53C Superconductivity:  An Upper Limit
for the Copper Oxides?

28 November 2013

       Superconductors.ORG herein reports the observation of superconductivity above 53 Celsius (127F, 326K) in a new copper-oxide ceramic. The chemical formula of this discovery is Tl7Sn2Ba2SiCu10O20+. This is the thirteenth superconductor found to exhibit a Meissner transition above room temperature1.

        The unit cell c-axis length of the target structure (shown below left) is at the upper limit of approximately 33 Angstroms. Prior research has found that superconductivity abruptly ceases as the unit cell size exceeds 33Å.

        The plots at page top show two examples of the diamagnetic transitions observed consistently above 53C. The diamagnetic shift of the transitions is on the order of 8 to 10 milli-Gauss. The low signal-to-noise ratio is due to a low volume fraction of superconductive material and a high thermal noise level inherent to these temperatures. The straight lines illustrate the average of the noise component, skewing apart at Tc.

        Tl7Sn2Ba2SiCu10O20+ was created by adding additional heavy metal and CuO layers to the "c" axis of the 42 C superconductor discovered in September 2013. These extra layers change the structure from a D212 to an H212 (where H=17).

        While the 48C superconductor found in October 2013 was at the maximum unit cell size of 33 Å, it did not have the maximum planar weight ratio (PWR) possible. By replacing two Ba-CuO layers in the "c" axis with two Sn-CuO layers, it was possible to add another Tl-CuO layer and increase the PWR to over 13:1. This is because tin has an ionic radius half that of barium. Furthermore, the 25% hole-doped state of the insulating layers only drops to 22% with 7 thallium atoms and 2 tins, keeping it near optimum.

        Despite the low volume fraction of superconductive material, a specific heat change was clearly visible in many of the plots. A change in specific heat is one of the hallmarks of superconductivity. In both plots at page top there is a reduced warming rate between the 10-second interval below Tc versus the 10-second interval during the critical transition. In the top left plot, the temperature warms 0.6C below Tc, but only 0.3C during transition. And in the top right plot, the temperature warms 0.5C in the interval below Tc, but only 0.3C at transition.

        Out of ten unambiguous tests, the lowest transition temperature observed was 53.2C and the highest was 54.3C. The average of all ten tests was 53.6C. Below are the two plots with the lowest and highest Tc transitions. Both are around 10 to 12 milli-Gauss in amplitude.


        The below graph shows how Tc has increased in proportion to the planar weight ratio along the (heavy) C1 axis. Those dots in the yellow box are all above room temperature.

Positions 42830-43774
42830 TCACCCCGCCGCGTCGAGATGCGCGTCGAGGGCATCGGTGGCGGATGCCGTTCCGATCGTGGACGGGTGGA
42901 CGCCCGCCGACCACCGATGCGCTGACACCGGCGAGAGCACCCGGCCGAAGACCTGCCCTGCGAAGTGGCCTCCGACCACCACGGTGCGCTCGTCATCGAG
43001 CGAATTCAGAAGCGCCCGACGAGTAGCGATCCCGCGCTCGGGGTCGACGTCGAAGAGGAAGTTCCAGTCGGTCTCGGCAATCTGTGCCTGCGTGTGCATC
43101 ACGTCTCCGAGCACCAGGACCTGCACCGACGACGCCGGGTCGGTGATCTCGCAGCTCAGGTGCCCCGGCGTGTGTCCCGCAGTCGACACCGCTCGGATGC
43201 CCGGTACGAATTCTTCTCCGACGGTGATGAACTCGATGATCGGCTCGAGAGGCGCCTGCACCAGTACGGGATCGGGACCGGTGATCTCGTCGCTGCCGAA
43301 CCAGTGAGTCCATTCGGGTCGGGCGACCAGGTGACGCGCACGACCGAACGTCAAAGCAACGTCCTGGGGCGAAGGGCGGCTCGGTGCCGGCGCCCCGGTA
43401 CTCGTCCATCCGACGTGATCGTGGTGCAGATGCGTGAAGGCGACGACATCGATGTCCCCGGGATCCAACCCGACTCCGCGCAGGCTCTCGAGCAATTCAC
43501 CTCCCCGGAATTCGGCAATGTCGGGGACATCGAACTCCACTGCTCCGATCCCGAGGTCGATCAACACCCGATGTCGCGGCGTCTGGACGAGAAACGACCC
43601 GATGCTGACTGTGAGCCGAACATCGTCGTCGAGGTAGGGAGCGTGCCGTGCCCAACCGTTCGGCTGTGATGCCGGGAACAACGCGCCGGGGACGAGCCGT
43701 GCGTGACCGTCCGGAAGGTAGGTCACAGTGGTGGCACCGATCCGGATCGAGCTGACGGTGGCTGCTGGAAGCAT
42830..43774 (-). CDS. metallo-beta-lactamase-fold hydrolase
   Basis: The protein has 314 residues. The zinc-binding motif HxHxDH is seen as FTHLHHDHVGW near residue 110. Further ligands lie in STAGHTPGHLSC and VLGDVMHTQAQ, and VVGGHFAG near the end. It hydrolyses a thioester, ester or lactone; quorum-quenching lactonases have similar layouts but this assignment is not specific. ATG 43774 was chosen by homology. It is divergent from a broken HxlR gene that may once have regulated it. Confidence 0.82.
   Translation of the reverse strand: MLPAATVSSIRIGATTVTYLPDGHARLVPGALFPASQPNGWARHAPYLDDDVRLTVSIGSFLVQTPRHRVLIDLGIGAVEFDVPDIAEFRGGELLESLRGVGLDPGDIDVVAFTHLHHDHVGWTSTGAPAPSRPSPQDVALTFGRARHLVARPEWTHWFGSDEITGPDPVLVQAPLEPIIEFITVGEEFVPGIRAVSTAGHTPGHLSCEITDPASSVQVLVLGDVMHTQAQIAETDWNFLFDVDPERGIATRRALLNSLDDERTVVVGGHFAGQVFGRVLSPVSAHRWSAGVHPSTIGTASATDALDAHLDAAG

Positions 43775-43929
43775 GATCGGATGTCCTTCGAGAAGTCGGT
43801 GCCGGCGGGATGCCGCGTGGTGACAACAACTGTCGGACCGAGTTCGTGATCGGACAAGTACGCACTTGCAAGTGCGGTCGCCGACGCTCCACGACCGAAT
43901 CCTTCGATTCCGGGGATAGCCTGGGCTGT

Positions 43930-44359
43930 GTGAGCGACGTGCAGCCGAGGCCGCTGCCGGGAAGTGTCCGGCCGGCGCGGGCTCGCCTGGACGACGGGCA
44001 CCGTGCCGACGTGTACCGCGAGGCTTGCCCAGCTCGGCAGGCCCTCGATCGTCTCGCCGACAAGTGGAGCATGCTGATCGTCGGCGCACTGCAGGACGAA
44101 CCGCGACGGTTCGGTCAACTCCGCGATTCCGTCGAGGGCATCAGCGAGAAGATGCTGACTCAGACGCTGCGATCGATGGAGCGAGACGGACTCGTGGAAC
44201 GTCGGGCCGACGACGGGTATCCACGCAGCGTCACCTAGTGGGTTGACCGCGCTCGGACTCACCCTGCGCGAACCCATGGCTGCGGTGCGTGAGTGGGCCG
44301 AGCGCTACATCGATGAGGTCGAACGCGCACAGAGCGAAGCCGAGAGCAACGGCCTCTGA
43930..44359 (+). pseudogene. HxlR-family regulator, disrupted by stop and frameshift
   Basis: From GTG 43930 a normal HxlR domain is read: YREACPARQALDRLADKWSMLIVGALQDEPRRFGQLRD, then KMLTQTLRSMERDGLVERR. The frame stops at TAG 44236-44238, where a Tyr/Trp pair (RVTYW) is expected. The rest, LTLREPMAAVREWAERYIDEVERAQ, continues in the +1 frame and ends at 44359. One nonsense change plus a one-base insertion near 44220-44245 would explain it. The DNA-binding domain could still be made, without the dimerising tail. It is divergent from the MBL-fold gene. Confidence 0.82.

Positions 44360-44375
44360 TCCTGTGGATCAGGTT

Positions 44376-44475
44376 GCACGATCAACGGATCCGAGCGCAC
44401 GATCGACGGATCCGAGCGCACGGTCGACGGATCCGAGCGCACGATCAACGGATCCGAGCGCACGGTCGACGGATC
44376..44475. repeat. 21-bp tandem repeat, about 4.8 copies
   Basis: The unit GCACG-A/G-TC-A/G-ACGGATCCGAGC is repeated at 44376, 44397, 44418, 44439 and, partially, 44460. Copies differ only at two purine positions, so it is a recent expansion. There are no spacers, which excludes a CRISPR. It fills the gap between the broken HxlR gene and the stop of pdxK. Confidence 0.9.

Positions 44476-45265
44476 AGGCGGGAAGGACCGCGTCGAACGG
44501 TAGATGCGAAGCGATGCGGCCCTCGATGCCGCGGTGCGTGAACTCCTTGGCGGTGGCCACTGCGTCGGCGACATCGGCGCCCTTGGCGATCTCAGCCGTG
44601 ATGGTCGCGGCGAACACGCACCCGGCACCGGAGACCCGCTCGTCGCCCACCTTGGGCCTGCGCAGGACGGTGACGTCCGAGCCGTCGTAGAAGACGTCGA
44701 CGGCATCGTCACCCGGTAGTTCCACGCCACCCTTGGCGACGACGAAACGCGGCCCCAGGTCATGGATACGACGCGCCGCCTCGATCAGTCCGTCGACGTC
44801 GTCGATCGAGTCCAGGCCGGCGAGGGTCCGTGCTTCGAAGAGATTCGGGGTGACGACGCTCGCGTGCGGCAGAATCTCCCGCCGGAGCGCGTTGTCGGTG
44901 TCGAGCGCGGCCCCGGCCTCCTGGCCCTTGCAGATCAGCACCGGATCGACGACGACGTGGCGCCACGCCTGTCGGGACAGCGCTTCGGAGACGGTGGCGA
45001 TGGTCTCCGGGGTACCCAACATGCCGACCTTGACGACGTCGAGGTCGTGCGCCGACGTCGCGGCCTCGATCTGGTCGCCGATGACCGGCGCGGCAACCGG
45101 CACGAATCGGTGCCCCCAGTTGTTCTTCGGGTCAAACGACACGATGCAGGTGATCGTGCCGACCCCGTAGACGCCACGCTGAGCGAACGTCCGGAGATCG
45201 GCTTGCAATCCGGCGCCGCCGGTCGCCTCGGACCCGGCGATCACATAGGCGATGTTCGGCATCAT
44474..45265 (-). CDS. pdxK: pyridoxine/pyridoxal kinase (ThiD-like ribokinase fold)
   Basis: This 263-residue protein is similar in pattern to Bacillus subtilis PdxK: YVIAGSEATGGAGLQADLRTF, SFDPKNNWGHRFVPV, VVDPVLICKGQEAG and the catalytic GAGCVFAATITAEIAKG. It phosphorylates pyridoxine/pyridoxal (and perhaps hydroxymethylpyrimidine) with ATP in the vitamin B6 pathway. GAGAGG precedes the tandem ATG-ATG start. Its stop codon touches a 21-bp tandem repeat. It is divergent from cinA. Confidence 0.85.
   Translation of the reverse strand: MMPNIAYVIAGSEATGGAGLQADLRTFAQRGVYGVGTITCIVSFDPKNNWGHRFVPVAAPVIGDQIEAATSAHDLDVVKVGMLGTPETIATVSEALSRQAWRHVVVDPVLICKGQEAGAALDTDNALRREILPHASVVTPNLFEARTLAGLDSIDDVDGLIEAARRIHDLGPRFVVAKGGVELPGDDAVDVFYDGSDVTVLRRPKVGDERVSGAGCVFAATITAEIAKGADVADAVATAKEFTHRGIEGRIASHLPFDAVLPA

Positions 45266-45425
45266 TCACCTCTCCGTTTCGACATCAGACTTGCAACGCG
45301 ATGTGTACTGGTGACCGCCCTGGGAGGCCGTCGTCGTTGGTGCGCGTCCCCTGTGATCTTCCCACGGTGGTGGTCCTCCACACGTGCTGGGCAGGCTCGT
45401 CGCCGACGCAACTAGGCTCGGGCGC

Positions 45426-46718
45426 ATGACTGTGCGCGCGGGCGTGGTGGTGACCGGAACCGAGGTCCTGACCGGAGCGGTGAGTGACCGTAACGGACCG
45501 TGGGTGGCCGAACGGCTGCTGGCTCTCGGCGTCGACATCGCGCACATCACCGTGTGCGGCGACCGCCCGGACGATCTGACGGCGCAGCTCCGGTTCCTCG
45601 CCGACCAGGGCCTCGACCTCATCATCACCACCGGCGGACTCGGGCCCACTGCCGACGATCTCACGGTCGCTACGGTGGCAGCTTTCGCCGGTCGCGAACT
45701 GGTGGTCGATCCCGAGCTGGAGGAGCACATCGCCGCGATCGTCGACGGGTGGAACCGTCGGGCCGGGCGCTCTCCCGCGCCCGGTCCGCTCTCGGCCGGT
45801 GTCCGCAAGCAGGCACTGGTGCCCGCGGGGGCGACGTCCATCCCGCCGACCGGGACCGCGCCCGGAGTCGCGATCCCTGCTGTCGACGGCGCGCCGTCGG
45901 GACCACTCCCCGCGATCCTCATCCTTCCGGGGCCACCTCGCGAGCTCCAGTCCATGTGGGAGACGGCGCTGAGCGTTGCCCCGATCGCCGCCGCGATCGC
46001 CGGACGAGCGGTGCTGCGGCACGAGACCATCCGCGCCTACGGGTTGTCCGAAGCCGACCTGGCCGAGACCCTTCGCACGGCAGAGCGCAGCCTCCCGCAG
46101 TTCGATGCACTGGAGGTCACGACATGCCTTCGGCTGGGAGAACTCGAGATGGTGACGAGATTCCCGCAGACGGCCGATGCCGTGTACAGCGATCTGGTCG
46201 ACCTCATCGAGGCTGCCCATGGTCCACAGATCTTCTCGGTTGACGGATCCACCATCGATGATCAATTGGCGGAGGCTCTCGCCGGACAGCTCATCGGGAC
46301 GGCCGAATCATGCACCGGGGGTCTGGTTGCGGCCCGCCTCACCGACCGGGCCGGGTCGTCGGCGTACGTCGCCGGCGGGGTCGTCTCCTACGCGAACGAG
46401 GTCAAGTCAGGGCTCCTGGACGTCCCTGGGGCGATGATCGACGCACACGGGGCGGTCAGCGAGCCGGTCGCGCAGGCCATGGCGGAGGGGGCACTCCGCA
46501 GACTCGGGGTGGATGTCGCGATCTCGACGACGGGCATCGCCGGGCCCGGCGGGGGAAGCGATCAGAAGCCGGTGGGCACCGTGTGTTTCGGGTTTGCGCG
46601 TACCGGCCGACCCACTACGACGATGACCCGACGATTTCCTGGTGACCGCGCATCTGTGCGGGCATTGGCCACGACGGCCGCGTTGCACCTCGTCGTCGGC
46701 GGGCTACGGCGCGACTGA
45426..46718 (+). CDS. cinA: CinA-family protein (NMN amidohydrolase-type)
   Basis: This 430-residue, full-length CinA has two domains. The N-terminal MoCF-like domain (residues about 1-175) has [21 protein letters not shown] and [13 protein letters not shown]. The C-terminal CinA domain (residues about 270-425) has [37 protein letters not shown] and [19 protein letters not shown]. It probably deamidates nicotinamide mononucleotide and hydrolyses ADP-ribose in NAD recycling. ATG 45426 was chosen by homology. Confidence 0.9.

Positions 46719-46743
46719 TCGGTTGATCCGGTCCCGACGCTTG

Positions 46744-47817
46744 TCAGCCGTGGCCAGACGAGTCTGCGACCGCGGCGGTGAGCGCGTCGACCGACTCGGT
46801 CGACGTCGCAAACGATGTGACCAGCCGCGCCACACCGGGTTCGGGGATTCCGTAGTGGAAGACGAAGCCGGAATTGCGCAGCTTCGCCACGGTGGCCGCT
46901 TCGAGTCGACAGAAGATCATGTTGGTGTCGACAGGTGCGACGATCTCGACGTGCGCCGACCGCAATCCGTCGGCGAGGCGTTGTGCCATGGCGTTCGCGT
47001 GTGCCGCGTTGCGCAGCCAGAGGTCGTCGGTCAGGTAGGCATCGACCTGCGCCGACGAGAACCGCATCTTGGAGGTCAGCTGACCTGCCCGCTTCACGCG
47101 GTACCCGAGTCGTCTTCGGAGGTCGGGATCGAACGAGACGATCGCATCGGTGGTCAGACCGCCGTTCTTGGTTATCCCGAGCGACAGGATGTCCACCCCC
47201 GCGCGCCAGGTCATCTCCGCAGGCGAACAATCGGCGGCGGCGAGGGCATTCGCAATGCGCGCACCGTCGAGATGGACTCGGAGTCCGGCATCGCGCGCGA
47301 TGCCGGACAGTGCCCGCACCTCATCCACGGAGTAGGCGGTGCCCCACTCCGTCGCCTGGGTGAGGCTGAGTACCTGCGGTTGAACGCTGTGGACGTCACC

This compound was synthesized using the layer cake method, as shown below. The pellet had over 100 interference layers. And, even using this layering technique, the volume fraction is low, requiring very sensitive test equipment.

        Stoichiometric ratios of the below chemicals were used for the ODD layers:

Tl2O3   99.99%   (Alfa Aesar)   6.96 grains
SnO   99.9%   (Alfa Aesar)   1.17 grains
BaCO3   99.95%   (Alfa Aesar)   1.72 grains
CuO   99.995%   (Alfa Aesar)   3.12 grains

       ...and the below ratios for the EVEN layers.

SiO2   99.996%   (GE 214)   1.69 grains
CuO   99.995%   (Alfa Aesar)   2.24 grains

       The chemical precursors were pelletized at 60,000 PSI and sintered for 45 hours at 860C. The pellet was then annealed for 10+ hours at 500C in flowing O2. Temperature was determined using an Omega type "T" thermocouple and precision OP77 DC amplifier. The magnetometer employed twin Honeywell SS94A1F Hall-effect sensors with a tandem sensitivity of 50 mv/Gauss.

RESEARCH NOTE: The copper-oxides are strongly hygroscopic. All tests should be performed immediately after annealing.

RE-PUBLICATION NOTICE: Elsevier Publishing, dba Elsevier Science, as well as Morris Communications, both print and broadcast divisions, are specifically prohibited from re-publishing any part of this news story.

E. Joe Eck
2013 Superconductors.ORG
All rights reserved.

1. Materials 5, 6, 8, 11 and 12 are proprietary formulations not yet published, pending patent application.
2. Testing temperatures are believed accurate within +/- 0.50 degrees C.

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